We all recall a pivotal moment in life that shines so bright we can not look away.
Sure, perhaps like you, I had watched that half hour show before, throughout my childhood, but that just goes to show you that sometimes the most obvious doesn’t reveal itself until we are ready.
So it was for the Grinch, as it was for me in this episode of the Leading Chaos Podcast
I wrote the first draft of the Response Crisis Intervention Curriculum in 1986.
Undoubtedly my practice of Aikido had informed me on how to step off the line of attack and seek a win/win outcome in even the most extreme situations.
But describing a goal of nonviolence as taught in Response has always been a hard sell. I can only guess that it must be the human condition to make things more complex than needed, like using control over kindness.
Then one snowy winter night, as I sat watching the How the Grinch Stole Christmas, narrated by Boris Karloff, I had what I would consider an epiphany at the exact same time as the Grinch!
There in a whimsical story was everything I was trying to teach: possibilites a.k.a. the belief that a person can change…even a person as deep and dark as the Grinch.
Do you remember that moment? Well allow me to give you a brief overview of the story.
High up on a snowy Mount Crumpit within a cave, lived a green Grinch and his loyal dog Max. Poor Max would do anything for the Grinch, but was unloved by the Grinch. I always felt quite bad for that beagle looking dog with deep eyes that you would think would make even a Grinch smile. But no.
Below Mount Crumpit, was Whoville, where the Seusical Whos of Whoville lived. They were getting ready for Christmas and the grumpy Grinch could not bear the merrymaking and noise.
So he made plans to stop and ruin Whoville’s Christmas by stealing their presents, their Christmas trees, even their food for the Christmas day feast.
He did all this by donning a Santa suit and tying a single antler to his dog Max’s head. Because it is a cartoon of course he had a sleigh and he and Max rode it into Whoville on Christmas Eve
He immediately set to task to steal everything in town and was interrupted once during the bugurlary by Cindy Lou. Of course, she was the cutest Who you could imagine.
He made up a lie about taking her family’s tree to get repaired and set her off to bed.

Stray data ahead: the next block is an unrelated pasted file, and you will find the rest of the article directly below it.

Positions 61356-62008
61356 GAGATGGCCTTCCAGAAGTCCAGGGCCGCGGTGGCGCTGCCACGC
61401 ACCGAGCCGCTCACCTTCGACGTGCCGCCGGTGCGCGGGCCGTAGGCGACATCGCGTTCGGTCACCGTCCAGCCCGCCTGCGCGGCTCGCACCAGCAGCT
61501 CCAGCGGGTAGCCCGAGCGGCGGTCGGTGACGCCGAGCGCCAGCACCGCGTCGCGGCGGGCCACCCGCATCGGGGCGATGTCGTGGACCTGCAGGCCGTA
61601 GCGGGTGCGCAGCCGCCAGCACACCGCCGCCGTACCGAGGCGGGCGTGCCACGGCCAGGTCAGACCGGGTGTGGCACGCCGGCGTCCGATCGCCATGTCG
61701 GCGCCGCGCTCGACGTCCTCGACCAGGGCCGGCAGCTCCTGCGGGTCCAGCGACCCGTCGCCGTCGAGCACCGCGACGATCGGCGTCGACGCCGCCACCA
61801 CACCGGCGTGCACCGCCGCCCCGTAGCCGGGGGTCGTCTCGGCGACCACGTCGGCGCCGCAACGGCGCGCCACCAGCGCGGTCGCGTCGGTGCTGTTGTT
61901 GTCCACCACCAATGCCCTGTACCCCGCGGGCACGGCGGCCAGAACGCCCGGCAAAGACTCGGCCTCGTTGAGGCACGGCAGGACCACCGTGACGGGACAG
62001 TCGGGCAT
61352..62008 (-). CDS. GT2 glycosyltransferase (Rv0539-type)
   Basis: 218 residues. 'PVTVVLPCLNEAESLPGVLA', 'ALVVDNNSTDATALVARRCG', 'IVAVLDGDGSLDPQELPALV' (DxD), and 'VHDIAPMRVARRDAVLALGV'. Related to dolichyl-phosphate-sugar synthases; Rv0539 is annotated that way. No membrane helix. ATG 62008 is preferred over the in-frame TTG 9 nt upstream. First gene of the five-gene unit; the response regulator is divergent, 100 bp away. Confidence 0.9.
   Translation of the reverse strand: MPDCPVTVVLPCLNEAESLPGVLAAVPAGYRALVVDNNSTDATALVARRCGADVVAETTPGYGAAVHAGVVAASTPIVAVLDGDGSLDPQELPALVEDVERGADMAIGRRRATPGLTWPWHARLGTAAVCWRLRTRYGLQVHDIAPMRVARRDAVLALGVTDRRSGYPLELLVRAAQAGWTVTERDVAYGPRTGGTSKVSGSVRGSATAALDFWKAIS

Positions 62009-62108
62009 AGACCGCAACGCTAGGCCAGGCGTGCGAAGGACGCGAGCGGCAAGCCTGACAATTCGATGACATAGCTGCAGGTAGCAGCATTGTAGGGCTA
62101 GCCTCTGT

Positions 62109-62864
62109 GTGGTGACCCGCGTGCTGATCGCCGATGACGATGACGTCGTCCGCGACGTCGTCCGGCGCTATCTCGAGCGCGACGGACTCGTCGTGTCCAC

As he and Max make their escape back to the top of Mount Crumpit, and prepares to dump all of the presents over the mountain, just as dawn is breaking and while he is expecting to hear wails and crys of anguish, instead he hears the Whos of Whoville singing the magical song
Fahoo Fores Dahoo Dores
Welcome Christmas Come this way
Fah who for-aze! Fah who for-aze!
Dah who dor-aze! Dah who dor-aze!
Welcome Christmas, Welcome Christmas,
Come this way! Come this way!
And that is the moment that changed it all for the Grinch AND it opened an opportunity for me too as I watched.
The Grinch realized that:
“maybe Christmas, perhaps, means a little bit more” than just presents and feasting.
Viola, that is exactly what I strive to do in my work as a Crisis Intervener: believe in the higher self in even the meanest of grinches.
Interestingly, no one knows why the Grinch was so angry at Christmas, as the story reads – perhaps, his shoes were too tight.
Ha! Who hasn’t felt the woes of tight shoes!
But wait, there is more to the wisdom of Seuss’ tale though I don’t expect that Dr. Seuss was attributing Grinch symptoms with those of the mentally ill, but the line:
“it could be that his head wasn’t screwed on just right” speaks volumes to me as a crisis intervener.
Yes, we all have a bit of Grinch within our hearts every now and then, but indeed there is more to each and everyone of us than madness and hate.
Listen along and please do share this podcast, to help all the Grinches in the world find a way to make their heart opened up to the magic of kindness and community.